When you are up against 91 other international companies pitching for the same job, you have to do something very different to attract attention to your bid. And that’s just what entrepreneur and visionary, Elon Musk, did when bidding for the contract to build a record-breaking battery to power the state of South Australia.

The state has been plagued with power problems since a freak storm caused a state-wide blackout in 2016. The storm caused 80,000 lightning strikes and left 1.7m people without power in a state that is 40% larger than Texas. Ever since, they have predictably been searching for a way to both stabilise their network and provide reliable power in the event of an emergency.

One suggested answer to both of these challenges is to create the world’s largest lithium ion battery. At 100megawatts (129megawatt hours), the new battery will dwarf its nearest rival, at a mere 30MW.

The new battery will be paired with a brand-new wind farm, the Hornsdale Wind Farm near Jamestown. The farm has 99 turbines creating 315MW of clean, renewable energy. This will enable the state to generate and store energy when production is cheap and demand is low, and release it when production is more expensive or demand is high. This in turn will not only make the power supply more reliable, regardless of the weather, but should also level out power prices for consumers.

“It will completely transform the way in which renewable energy is stored, and also stabilise the South Australian network, as well as putting downward pressure on prices,” said South Australia Premier, Jay Weatherall.

While Musk’s Tesla company is a leader in the field of batteries and electrically powered cars, it wasn’t just this experience that won him the bid. What really got the attention of the state legislature was his offer to build the new battery within one hundred days, or else do it for free.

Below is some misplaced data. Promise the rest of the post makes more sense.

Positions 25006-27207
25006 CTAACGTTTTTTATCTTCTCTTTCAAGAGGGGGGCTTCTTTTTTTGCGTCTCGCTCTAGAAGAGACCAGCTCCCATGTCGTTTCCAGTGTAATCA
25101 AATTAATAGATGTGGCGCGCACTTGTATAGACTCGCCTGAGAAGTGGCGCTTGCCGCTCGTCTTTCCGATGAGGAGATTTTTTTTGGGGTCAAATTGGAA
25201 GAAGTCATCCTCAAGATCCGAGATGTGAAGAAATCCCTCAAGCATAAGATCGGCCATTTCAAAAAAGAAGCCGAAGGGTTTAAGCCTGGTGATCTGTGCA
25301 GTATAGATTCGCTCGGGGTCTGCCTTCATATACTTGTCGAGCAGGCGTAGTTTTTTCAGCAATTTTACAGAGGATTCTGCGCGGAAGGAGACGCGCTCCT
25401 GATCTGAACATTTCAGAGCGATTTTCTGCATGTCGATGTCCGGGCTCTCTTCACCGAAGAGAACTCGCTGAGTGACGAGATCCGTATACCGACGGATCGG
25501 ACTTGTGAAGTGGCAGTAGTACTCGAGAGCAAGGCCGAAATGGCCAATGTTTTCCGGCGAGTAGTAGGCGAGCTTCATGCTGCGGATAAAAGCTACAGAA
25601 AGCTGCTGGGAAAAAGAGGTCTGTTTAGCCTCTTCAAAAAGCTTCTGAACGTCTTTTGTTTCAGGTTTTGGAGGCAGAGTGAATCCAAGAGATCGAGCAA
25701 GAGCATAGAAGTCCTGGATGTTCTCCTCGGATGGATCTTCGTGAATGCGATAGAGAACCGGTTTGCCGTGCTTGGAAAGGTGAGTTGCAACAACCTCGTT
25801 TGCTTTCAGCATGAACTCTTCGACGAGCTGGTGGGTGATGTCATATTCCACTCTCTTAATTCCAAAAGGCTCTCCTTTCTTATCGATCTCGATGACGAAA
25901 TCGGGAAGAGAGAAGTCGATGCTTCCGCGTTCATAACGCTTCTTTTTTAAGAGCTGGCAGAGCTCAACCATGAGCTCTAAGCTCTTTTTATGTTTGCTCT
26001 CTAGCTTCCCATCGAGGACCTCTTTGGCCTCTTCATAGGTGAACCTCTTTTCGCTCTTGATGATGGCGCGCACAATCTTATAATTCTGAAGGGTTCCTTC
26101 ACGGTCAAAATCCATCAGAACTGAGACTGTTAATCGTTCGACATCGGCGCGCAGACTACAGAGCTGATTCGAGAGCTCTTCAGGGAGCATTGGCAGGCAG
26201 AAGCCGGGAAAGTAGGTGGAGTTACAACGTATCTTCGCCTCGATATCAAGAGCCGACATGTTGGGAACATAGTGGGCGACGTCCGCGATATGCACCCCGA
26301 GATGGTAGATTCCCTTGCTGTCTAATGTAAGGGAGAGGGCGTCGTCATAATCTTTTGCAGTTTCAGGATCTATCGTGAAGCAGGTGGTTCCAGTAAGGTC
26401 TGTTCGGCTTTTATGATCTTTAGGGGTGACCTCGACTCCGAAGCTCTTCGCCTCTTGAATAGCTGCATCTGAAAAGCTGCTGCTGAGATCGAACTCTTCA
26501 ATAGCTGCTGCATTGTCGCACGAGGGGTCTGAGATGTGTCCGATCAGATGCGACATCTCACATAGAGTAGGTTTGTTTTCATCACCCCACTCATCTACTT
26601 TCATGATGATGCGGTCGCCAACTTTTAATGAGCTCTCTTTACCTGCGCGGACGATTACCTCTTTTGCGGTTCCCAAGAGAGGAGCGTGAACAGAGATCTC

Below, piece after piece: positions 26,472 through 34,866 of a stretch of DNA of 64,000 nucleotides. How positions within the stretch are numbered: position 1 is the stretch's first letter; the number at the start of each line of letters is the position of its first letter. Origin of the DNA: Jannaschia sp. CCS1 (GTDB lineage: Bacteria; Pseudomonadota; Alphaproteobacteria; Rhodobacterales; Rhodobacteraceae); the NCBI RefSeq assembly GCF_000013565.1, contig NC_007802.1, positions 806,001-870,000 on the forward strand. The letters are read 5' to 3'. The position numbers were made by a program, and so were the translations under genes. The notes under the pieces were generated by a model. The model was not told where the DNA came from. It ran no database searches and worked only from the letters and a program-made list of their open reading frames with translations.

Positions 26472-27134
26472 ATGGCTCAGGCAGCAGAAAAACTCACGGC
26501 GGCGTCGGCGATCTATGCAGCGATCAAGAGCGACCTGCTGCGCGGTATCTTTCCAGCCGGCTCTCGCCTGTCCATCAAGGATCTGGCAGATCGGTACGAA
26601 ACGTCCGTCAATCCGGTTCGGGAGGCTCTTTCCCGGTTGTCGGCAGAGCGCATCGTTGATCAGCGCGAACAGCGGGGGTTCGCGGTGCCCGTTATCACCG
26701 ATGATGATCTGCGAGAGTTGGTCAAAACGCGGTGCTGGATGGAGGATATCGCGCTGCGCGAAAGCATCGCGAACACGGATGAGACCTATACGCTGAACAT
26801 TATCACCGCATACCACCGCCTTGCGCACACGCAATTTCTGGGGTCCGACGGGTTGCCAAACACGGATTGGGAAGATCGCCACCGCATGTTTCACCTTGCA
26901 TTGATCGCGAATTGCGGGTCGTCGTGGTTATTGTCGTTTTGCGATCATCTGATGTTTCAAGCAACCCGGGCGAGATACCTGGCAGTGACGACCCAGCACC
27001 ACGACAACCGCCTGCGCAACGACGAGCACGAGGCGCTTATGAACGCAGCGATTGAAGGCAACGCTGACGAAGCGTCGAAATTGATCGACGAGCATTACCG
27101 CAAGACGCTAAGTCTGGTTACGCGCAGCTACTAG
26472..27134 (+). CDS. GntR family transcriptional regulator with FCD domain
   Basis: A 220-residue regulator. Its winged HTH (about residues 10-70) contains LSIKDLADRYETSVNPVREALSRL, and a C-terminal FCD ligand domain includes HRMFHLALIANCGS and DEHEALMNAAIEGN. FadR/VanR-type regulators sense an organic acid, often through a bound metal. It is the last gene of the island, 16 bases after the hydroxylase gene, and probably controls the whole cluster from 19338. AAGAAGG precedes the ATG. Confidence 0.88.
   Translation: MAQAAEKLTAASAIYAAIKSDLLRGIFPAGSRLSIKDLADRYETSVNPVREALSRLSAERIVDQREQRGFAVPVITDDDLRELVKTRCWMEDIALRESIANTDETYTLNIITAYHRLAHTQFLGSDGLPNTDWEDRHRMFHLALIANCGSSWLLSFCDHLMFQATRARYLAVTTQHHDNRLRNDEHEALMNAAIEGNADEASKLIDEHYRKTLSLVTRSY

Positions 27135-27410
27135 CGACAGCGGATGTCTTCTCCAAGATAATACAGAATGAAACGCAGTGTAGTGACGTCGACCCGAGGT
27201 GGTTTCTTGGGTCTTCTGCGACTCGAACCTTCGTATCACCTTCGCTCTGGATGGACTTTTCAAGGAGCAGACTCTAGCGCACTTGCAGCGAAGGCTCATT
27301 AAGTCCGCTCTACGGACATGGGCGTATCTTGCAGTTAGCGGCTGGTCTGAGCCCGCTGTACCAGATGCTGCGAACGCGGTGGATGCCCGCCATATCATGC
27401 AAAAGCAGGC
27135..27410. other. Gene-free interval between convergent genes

Musk made the offer in writing, on Twitter, for all to see, and after his claim to be able to solve the state’s power problems, he was quickly doubted by Australian software entrepreneur, Mike Cannon-Brookes. When challenged on how serious he was, Musk tweeted: “Tesla will get the system installed and working 100 days from contract signature, or it is free. That serious enough for you?”

Now it’s all very well for your local pizza delivery company to make an offer like that, but for Musk, it could cost a lot more than the price of a free pizza if he is late. Experts estimate that failure to deliver on time could cost him as much as $50m.

Of course, we shouldn’t be surprised to see Elon Musk raising the stakes like this. As the mastermind behind the likes of the SpaceX rocket company, he is used to taking on the kind of seemingly impossible risks that other businesses might go out of their way to avoid.

“Business is like a series of poker games,” says Musk of his business ventures. “Now I’ve gone on to a more high-stakes poker game, and just carried those chips with me.” No wonder he is a hero to many of the world’s best players, with Igor Kurganov describing him as his biggest inspiration.

The big 100-day countdown for the battery will not start until the contracts have been signed and Musk has an agreement on his connection with the wind farm. Nonetheless, the project is still expected to be completed this year. But even if it isn’t, the South Australian government won’t be too unhappy. After all, they will have just saved themselves tens of millions of dollars.